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Europe’s new visa-waiver scheme will cover Australians

November 1, 2017 Headline News No Comments Email Email

The European Union is finalising a visa-waiver system, similar to the US model, which will apply to nationals of 60 countries including Australia and New Zealand.

Called the European Travel Information and Authorisation System (ETIAS), it will cost EUR 10 (about AUD 15) and it will cover travel in the Schengen area, the zone of 26 European countries which have agreed to abolish their internal borders “for the free and unrestricted movement of people, goods, services, and capital”.

ETIAS gained formal approval from the European Parliament’s Committee on Civil Liberties, Justice and Home Affairs a week or so ago.

In its latest progress report on ETIAS, the European Council acknowledged that “recent terrorist attacks and uncontrolled migration flows to the EU” had made strengthening the EU’s external borders a priority. The EU wants to “ensure internal security and to preserve freedom of movement in the Schengen area.”

Schengen Countries

“The European Commission is therefore proposing to set up an automated system that would gather information on visa-exempt travellers prior to their arrival, in order to determine any irregular migration, security or public-health risks associated with them. The proposal follows similar models already existing in the USA, Canada and Australia, among others.”

The Schengen area does not include the United Kingdom and never has. Britain has enough problems with illegal migration already and never sought to join Schengen. Schengen members are: Austria, Belgium, Czech Republic, Denmark, Estonia, Finland, France, Germany, Greece, Hungary, Iceland, Italy, Latvia, Liechtenstein, Lithuania, Luxembourg, Malta, Netherlands, Norway, Poland, Portugal, Slovakia, Slovenia, Spain, Sweden and Switzerland.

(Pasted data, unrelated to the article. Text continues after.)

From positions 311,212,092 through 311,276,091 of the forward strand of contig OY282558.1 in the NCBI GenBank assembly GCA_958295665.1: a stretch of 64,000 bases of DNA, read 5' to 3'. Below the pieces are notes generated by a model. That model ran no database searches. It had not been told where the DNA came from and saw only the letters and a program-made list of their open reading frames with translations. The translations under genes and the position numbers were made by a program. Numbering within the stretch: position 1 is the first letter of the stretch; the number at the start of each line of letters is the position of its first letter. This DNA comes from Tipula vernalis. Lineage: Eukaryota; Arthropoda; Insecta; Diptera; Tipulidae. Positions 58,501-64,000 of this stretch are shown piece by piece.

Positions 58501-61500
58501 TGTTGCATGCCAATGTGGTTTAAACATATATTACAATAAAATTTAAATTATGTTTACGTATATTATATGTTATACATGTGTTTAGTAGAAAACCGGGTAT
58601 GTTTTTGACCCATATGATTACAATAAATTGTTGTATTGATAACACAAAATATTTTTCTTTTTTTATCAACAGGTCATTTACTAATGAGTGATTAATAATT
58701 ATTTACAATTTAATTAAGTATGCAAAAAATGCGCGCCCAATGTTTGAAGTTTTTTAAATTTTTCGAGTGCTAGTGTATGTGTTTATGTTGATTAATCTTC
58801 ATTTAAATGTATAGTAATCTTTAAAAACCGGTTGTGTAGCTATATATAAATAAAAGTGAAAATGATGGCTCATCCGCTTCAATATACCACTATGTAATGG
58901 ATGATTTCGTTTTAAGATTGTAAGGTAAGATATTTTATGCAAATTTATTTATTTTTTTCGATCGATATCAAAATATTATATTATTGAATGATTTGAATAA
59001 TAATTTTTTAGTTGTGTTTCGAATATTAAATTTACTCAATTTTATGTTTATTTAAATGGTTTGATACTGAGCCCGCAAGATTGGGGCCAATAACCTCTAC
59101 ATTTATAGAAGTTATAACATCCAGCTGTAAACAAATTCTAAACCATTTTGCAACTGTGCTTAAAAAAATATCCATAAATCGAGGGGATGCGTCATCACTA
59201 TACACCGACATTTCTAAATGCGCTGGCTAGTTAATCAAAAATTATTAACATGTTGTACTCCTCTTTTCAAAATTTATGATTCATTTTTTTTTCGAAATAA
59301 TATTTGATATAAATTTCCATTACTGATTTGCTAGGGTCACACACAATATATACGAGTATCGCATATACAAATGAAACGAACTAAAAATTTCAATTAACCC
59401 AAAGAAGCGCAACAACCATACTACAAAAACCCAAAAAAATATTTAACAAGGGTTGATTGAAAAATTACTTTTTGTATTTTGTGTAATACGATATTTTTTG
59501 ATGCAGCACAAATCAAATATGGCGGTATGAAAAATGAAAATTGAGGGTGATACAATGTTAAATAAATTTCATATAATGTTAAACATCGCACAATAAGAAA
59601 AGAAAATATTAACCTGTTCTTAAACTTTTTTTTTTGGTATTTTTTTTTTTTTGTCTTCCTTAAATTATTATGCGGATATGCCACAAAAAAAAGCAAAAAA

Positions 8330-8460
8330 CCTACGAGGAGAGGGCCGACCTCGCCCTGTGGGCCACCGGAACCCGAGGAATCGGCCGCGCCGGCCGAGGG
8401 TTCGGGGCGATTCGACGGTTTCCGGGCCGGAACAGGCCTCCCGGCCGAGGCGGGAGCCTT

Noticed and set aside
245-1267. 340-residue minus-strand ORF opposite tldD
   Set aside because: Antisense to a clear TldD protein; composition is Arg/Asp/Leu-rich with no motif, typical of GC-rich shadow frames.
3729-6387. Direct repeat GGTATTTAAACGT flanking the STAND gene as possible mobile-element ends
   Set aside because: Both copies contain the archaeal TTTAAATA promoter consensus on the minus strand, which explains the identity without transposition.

According to the European Council: “ETIAS will help improve our security and protect our citizens. It will require all those who do not need a visa to be checked before they travel to the Schengen area. Anyone posing a risk can be prevented from coming.”

The Council says ETIAS will allow for advance checks and, if necessary, deny travel authorisation to visa-exempt third-country nationals travelling to the Schengen area.

“It will help improve internal security, prevent illegal immigration, limit public health risks and reduce delays at the borders by identifying persons who may pose a risk in one of these areas before they arrive at the external borders.

“The system will apply to visa-exempt third country nationals, as well as those who are exempt from the airport transit visa requirement. They will need to obtain a travel authorisation before their trip, via an online application.

“The information submitted in each application will be automatically processed against other EU databases to determine whether there are grounds to refuse a travel authorisation. When no hits or elements requiring further analysis are identified, the travel authorisation will be issued automatically within a short time. This is expected to be the case for the large majority of applications.”

ETIAS authorisations should be issued or denied within 96 hours.

“Before boarding, air carriers, sea carriers and international carriers transporting groups overland by coach will need to check whether third country nationals subject to the travel authorisation requirement are in possession of a valid travel authorisation.

“The travel authorisation will not provide an automatic right of entry or stay; it is the border guard who will take the final decision.

“A travel authorisation will be valid for three years or until the end of validity of the travel document registered during application, whichever comes first.”

Australia and New Zealand are among a raft of 60 countries whose nationals will need to apply for an ETIAS prior to entering the Schengen Area.

In order to apply for an ETIAS, applicants need the following:

  • A valid passport issued by a visa-exempt country.
  • A valid credit card to pay the application fee of 10 euros. (Applicants under the age of 18 do not need to pay.)
  • Contact information including the physical address of their permanent residence, phone number and email address.

Applicants will be able to apply for an ETIAS directly online. Once an application is submitted, it will be screened across various systems to determine whether an authorisation can be granted or not.

The EU says: “If your application is approved, you will receive an authorisation directly by email. In case of denial, you will receive an email explaining the reason of refusal.”

The ETIAS system is not in force yet. The EU is still working on it and will give advance notice before implementation.

Written by Peter Needham

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